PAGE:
Field Notes

Did you know that 85% of kids in this country are not getting the vitamins and minerals they need to support proper physical and mental development? This is largely due to the fact that they’re consuming fewer foods that are fortified with the core five food groups—fruits, vegetables, grains, dairy, and protein. As parents, it’s more important than ever to think about the foods we’re consuming with our kids—not only when you sit down for meals, but also when eating on the go.

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Fermented foods are big right now. Everywhere you look, someone’s talking about the health-promoting qualities of sourdough bread, kimchi, or yogurt, and for good reason: fermentation introduces digestion-aiding probiotics and the glucosinolate compounds believed to fight cancer. What’s more, it might even support the immune system.

At Spinaca Farms, we like that fermented foods directly address our Root to Shoot philosophy, as well as discussions we’ve had here with gut-health expert Dr. Fogarty.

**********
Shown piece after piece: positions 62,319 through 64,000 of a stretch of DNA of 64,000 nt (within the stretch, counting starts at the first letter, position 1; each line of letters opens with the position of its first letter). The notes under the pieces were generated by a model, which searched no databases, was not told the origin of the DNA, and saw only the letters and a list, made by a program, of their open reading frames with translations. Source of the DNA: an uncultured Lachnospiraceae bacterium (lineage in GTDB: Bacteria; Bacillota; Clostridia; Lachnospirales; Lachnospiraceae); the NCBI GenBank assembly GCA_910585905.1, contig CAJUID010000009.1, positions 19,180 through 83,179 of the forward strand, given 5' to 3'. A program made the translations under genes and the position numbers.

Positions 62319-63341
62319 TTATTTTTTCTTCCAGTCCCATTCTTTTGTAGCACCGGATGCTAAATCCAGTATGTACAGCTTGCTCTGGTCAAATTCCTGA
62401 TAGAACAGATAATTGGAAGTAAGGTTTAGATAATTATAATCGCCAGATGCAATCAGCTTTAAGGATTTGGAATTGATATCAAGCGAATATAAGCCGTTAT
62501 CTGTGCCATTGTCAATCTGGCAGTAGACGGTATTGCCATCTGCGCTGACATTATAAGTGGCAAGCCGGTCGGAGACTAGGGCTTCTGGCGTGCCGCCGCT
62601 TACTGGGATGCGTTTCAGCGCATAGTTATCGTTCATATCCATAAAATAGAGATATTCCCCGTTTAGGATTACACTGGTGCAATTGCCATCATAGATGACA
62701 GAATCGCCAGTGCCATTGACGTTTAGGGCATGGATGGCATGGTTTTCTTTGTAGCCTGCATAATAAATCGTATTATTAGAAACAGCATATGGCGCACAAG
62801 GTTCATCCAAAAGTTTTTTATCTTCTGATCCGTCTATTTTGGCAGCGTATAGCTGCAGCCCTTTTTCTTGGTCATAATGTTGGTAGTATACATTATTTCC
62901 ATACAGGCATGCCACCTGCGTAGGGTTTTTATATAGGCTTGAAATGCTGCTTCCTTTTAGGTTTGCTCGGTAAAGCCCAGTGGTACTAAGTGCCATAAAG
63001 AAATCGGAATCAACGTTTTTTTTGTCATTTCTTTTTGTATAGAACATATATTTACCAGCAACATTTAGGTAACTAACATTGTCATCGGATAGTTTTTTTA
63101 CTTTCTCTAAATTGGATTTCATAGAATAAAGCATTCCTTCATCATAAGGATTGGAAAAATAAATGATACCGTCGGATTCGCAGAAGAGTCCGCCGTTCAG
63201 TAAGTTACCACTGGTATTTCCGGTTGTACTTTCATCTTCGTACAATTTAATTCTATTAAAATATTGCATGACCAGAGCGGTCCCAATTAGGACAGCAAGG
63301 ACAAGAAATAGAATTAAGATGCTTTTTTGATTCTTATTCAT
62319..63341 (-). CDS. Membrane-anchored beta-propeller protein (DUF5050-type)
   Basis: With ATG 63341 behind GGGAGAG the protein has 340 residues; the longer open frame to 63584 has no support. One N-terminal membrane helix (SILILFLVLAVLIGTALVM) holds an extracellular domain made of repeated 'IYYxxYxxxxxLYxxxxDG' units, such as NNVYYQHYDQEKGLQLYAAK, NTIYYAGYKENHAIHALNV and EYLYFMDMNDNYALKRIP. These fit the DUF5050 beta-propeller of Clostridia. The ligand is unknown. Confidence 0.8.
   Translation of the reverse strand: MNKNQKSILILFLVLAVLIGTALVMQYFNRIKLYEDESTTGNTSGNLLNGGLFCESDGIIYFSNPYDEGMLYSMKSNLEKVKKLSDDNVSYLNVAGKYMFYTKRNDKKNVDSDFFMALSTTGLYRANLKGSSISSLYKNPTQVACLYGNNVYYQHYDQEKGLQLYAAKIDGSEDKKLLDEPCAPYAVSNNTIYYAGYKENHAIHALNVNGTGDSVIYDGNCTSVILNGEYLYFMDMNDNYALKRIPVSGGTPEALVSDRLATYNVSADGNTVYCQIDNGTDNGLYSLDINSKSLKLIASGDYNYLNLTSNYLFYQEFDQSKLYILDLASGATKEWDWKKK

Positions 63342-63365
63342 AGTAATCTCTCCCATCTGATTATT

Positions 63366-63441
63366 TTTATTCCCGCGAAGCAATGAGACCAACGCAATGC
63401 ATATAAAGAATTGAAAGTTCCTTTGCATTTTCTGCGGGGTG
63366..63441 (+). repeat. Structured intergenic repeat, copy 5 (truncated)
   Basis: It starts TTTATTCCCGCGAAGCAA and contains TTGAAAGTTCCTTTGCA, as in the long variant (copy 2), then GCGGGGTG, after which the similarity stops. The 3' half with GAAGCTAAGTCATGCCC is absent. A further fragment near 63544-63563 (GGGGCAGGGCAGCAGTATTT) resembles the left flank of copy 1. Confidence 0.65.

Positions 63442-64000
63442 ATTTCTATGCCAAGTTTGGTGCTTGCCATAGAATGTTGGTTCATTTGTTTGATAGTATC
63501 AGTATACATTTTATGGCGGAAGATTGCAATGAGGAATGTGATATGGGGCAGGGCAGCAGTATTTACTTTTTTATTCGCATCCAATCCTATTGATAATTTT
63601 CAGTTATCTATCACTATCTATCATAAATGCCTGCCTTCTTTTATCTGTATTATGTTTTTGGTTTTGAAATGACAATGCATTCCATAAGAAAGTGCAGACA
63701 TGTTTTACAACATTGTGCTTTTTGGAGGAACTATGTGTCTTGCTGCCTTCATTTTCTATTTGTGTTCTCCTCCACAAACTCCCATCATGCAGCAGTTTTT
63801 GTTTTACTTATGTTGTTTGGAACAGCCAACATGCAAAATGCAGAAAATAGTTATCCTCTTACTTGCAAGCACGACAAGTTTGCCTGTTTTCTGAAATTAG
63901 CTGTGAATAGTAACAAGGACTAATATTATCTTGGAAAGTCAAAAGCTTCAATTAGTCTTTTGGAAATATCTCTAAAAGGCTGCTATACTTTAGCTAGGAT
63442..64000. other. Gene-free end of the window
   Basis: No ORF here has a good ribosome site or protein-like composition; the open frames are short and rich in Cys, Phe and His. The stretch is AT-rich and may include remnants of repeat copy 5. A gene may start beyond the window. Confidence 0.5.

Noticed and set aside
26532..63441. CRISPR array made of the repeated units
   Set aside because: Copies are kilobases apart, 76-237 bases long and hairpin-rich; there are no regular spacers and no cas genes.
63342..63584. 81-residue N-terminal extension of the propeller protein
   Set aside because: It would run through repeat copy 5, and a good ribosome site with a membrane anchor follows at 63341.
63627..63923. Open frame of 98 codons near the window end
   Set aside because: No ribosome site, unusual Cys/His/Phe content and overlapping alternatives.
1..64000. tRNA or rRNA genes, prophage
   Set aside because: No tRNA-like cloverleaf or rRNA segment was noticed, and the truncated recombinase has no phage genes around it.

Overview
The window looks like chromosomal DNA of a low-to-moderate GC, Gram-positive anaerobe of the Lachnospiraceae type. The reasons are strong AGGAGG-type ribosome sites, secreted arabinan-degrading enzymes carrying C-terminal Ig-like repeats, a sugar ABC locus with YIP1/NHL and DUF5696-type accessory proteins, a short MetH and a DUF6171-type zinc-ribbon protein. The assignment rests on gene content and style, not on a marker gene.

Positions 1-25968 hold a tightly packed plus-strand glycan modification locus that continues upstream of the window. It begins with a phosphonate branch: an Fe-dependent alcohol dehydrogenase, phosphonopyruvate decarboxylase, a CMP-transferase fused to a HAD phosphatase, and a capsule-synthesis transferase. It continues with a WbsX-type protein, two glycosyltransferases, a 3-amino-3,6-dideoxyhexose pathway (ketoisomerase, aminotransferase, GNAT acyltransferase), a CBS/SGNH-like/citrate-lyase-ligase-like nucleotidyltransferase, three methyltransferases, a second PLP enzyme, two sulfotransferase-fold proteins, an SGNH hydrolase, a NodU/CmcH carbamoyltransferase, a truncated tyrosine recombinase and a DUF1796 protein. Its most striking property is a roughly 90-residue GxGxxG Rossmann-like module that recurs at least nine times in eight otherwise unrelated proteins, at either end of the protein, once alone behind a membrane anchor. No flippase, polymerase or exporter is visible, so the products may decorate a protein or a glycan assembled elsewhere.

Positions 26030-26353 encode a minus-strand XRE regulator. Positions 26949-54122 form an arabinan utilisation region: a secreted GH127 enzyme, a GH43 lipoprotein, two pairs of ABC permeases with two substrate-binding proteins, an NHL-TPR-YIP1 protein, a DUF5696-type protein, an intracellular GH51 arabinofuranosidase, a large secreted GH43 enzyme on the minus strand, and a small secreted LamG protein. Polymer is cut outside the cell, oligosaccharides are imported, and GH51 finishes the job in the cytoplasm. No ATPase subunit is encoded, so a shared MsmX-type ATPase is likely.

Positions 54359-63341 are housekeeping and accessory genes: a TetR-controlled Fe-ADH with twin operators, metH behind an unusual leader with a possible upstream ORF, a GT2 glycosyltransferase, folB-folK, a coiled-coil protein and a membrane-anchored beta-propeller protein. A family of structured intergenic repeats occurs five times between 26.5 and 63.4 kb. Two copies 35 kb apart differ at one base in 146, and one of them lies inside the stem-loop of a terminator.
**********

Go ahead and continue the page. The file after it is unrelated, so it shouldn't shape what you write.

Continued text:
Bonus: They also happen to be tangy and delicious.

A fun, easy way to get into home fermentation is with overripe tomatoes.

Last month, the journal Pediatrics came out with a study of how common, FDA-approved food additives threaten children’s health. The results were grim, underscoring the fact that the United States is woefully behind much of the world in regulating toxic ingredients like phthalates, artificial colors, and preservatives like nitrates and nitrites…and how the development of our children’s endocrine, nervous, and reproductive systems are at stake.

Garbage in, garbage out

Sadly, many corporations add petrochemicals to secure longer shelf life and transportability, regardless of the fact that foods (especially foods for children) should be healthy and nutritious. Our bodies have

In this blog series, we ask Dr. Fogarty, a nutrition and exercise expert from the UK, to weigh in on the science behind how eating a vegetable-based rainbow diet  can help you live a longer, healthier life.

Mark Fogarty earned a Ph.D. in Exercise Physiology and Biochemistry at the University of Ulster in the United Kingdom where he has been researching, publishing and lecturing on natural nutritional intervention in the context of exercise stress for over a decade.

Spinaca Farms: You’ve mentioned before you do a lot of work with watercress and athletic performance. Why? What makes watercress

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